Home » News & Blogs » Triton’s Arrival was Chaos for the Rest of Neptune’s Moons
Bookmark and Share
Universe Today

Triton’s Arrival was Chaos for the Rest of Neptune’s Moons

14 Nov 2017, 18:18 UTC
Triton’s Arrival was Chaos for the Rest of Neptune’s Moons
(200 words excerpt, click title or image to see full post)

The study of the Solar System’s many moons has revealed a wealth of information over the past few decades. These include the moons of Jupiter – 69 of which have been identified and named – Saturn (which has 62) and Uranus (27). In all three cases, the satellites that orbit these gas giants have prograde, low-inclination orbits. However, within the Neptunian system, astronomers noted that the situation was quite different.
Compared to the other gas giants, Neptune has far fewer satellites, and most of the system’s mass is concentrated within a single satellite that is believed to have been captured (i.e. Triton). According to a new study by a team from the Weizmann Institute of Science in Israel and the Southwest Research Institute (SwRI) in Boulder, Colorado, Neptune may have once had a more massive systems of satellites, which the arrival of Triton may have disrupted.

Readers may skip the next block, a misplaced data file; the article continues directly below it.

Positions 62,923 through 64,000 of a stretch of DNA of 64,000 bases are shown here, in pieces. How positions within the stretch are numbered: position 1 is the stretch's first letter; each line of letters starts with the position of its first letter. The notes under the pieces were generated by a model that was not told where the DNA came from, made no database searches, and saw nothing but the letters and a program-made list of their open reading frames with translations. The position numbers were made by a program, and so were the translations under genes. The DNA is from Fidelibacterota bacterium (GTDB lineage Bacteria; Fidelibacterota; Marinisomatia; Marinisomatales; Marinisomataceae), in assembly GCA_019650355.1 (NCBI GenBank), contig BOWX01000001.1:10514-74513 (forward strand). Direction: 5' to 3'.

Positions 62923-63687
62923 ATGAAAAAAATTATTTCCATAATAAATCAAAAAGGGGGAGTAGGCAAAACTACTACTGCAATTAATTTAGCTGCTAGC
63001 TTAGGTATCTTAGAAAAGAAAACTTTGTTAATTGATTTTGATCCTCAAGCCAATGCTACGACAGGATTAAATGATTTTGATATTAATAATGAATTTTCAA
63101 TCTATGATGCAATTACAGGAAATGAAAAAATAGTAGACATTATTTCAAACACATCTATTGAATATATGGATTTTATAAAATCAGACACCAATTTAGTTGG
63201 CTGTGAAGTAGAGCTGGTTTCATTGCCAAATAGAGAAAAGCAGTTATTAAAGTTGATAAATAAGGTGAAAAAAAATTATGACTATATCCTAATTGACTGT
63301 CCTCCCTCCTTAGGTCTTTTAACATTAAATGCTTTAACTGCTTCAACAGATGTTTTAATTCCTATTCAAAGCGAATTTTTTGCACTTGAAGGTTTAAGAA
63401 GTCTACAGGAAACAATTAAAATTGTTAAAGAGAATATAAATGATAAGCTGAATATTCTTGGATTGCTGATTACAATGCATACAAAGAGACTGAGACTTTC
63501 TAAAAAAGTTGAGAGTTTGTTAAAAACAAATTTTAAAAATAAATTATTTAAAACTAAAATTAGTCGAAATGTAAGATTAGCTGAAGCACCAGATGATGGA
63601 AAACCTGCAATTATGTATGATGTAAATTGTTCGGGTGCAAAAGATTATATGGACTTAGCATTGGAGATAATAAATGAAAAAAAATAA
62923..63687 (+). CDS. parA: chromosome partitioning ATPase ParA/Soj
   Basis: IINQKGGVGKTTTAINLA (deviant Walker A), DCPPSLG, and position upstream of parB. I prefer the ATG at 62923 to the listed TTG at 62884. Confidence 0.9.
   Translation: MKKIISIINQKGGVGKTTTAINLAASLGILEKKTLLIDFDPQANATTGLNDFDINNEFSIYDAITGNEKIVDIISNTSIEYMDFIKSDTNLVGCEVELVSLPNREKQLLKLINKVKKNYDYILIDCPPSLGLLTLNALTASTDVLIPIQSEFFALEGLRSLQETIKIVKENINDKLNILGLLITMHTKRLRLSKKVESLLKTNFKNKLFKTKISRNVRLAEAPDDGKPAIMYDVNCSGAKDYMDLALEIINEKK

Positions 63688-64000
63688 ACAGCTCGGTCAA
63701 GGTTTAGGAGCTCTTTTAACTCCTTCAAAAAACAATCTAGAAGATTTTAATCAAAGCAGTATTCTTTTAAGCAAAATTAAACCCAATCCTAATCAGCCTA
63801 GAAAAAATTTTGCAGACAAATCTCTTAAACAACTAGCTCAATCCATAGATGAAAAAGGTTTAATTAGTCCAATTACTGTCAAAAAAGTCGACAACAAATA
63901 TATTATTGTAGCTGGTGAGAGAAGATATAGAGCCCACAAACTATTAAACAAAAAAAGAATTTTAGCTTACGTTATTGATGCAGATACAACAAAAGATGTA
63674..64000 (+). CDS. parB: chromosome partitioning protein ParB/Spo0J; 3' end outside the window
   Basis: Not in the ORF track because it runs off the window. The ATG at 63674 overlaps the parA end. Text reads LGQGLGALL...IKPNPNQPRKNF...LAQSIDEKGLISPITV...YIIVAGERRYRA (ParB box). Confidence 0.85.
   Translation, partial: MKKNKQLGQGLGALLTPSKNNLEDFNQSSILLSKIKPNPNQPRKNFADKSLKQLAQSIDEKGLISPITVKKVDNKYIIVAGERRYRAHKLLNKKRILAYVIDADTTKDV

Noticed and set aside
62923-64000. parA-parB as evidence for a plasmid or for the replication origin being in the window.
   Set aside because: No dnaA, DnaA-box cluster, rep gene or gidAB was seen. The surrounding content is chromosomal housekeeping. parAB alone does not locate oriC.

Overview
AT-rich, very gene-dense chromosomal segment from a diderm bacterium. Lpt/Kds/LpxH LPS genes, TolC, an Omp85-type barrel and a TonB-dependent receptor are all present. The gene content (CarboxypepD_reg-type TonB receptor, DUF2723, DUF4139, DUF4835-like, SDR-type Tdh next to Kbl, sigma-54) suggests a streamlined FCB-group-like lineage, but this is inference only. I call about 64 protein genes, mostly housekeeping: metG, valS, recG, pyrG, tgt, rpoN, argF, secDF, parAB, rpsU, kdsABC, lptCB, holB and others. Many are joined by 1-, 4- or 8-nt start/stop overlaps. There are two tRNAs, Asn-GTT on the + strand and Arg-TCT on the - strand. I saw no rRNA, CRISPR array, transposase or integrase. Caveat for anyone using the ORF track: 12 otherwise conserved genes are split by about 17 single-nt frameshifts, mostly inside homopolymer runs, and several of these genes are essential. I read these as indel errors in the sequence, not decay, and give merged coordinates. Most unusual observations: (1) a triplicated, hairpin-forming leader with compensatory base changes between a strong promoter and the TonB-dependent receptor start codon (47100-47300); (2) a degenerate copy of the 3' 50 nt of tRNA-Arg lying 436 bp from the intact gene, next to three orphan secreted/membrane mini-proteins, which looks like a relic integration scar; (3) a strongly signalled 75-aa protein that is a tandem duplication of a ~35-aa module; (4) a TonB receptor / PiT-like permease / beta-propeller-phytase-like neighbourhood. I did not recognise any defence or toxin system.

The study, titled “Triton’s Evolution with a Primordial Neptunian Satellite System“, recently appeared in The Astrophysical Journal. The research team consisted of Raluca Rufu, an astrophysicist and geophysicist from the Weizmann Institute, and Robin M. Canup – the Associate VP of the SwRI. Together, they considered models of a primordial Neptunian system, and how ...

Latest Vodcast

Latest Podcast

Advertise PTTU

NASA Picture of the Day

Astronomy Picture of the Day

astronomy_pod